A team of researchers including New York Botanical Garden scientist Michael Balick has found that citizens of a Pacific island nation who are in transition between traditional, agrarian communities and modernized areas are more likely to have unhealthful lifestyles than those living in either traditional or modernized communities.
The findings from the study of residents of the state of Pohnpei in the Federated States of Micronesia have important implications that are applicable to the greater global population, including the United States, given that contemporary western society is transitional at its core.
The PLOS ONE article was published by an interdisciplinary research group that includes authors from The New York Botanical Garden, Southern Arizona VA Health Care System, North Carolina State University, American Academy of Family Physicians, Columbia University, Conservation Society of Pohnpei, Federated States of Micronesia (FSM), The Nature Conservancy—Micronesia Office, and University of Hawaii at Manoa.
Biodiversity Collections Network: Extending US Biodiversity Collections to Promote Research and Education
On April 4, the Biodiversity Collections Network (BCoN) released its report “Extending US Biodiversity Collections to Promote Research and Education.” The report was developed by a team of scientists including NYBG’s Barbara Thiers.
The report proposes a vision for how institutions such as NYBG can harness our wealth of collections to address environmental challenges such as climate change and species loss.
BCoN is a five-year initiative funded by the National Science Foundation to support the development of a sustainable community of practice to ensure that biodiversity collections are digitally available for wide uses in research and education. BCoN was founded from a combination of societies, including the Natural Science Collections Alliance, for which Barbara Thiers is currently serving as Vice President, and the Society for the Preservation of Natural History Collections (SPNHC), for which Barbara is currently serving as President.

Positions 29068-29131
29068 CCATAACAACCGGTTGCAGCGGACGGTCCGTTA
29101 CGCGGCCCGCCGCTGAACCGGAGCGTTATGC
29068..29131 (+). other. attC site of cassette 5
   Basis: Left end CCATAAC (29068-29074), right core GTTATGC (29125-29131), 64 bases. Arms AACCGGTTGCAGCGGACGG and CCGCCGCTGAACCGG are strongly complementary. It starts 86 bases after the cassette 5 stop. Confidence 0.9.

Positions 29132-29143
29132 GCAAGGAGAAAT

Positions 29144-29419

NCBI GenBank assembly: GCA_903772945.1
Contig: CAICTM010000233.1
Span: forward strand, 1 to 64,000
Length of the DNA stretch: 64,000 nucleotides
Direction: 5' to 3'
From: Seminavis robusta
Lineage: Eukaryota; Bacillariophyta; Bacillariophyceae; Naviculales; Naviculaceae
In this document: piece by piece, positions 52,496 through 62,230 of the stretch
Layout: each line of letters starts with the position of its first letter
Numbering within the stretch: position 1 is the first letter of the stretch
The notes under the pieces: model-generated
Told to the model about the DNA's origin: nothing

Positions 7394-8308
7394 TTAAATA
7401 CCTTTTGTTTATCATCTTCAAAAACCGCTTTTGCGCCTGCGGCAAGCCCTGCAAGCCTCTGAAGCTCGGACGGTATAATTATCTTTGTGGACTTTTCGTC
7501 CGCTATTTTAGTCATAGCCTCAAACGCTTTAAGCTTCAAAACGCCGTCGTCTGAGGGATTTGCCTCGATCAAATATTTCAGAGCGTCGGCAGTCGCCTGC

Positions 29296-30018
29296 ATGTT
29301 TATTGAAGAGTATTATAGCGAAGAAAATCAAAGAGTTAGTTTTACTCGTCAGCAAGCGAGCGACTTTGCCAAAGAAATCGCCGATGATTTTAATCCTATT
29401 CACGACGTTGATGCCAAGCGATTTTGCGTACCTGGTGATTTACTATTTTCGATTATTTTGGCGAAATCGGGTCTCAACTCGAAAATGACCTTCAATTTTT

Peruvian media: Six new plant species discovered in a single National Park in Peru
Peru’s national parks and protected areas have incredible levels of biodiversity, but the discovery of a cluster of new species of plants has captured the attention of that country’s government agencies, news media, and blogs.
Along with his team of collaborators, NYBG scientist Fabian Michelangeli discovered six new species of Melastomataceae (Princess flowers) in a single National Park, Parque Nacional Yanachaga Chemillén. The species were discovered as part of multi-institutional, NSF-supported project, “Planetary Biodiversity Inventory: A complete web-based monograph of the tribe Miconieae (Melastomataceae)” led by Dr. Michelangeli at NYBG.
Read more about the new species of Melastomes (articles in Spanish):
Bioscience: The Evolution of Natural History Collections
Increasingly, natural history collections are used not only to chronicle the history of species but also as sources of new information on cutting-edge research, as new research tools move specimens and data to center stage. The author interviews several scientists, including NYBG’s Barbara Thiers.
Dr. Thiers speaks on behalf of NYBG and as the President of the Society for the Preservation of Natural History Collections, and the article exposes a fascinating diversity of uses of specimen data.
Press Release: NYBG Scientist Names New Lichen Species in Honor of Oprah Winfrey
An NYBG scientist and his colleague have named a new species of lichen in honor of Oprah Winfrey, who was born in the region where the lichen is found. The species can be identified in part because of its bright glow under ultraviolet light. It is the first species named for Ms. Winfrey.
Taft School Website: NYBG Partnership with Taft
For nearly five years, Taft School and The New York Botanical Garden have enjoyed a growing and meaningful partnership. Taft students work side-by-side with renowned scientists and college and graduate students during summer internships at NYBG.
Each year, the Garden welcomes Taft students to its classrooms, laboratories, libraries, and research spaces. The research activities of the students include collecting, specimen digitization, molecular systematics, and genomics.
Garden Rant: Crowd-Sourced Botany
The New York City EcoFlora enlists New Yorkers to photograph wild plants they observe around the cityscape and upload the photographs using the iNaturalist platform. With the help of 3,541 citizen scientists, EcoFlora has in two years’ focus on the city (2017-2018) recorded observations of 3,180 different species of plants, fungi and lichens.
Science Talk Blog
From the field to the lab, NYBG’s scientists aren’t just about white coats and microscopes—they’re adventurous and determined globe-trotters who live to discover, understand, and preserve Earth’s biodiversity. The Science Talk blog exposes the far-reaching work of the Garden’s botanical specialists.
Media Archive - 2018
Continue to the Plant Research and Conservation media archive for 2018.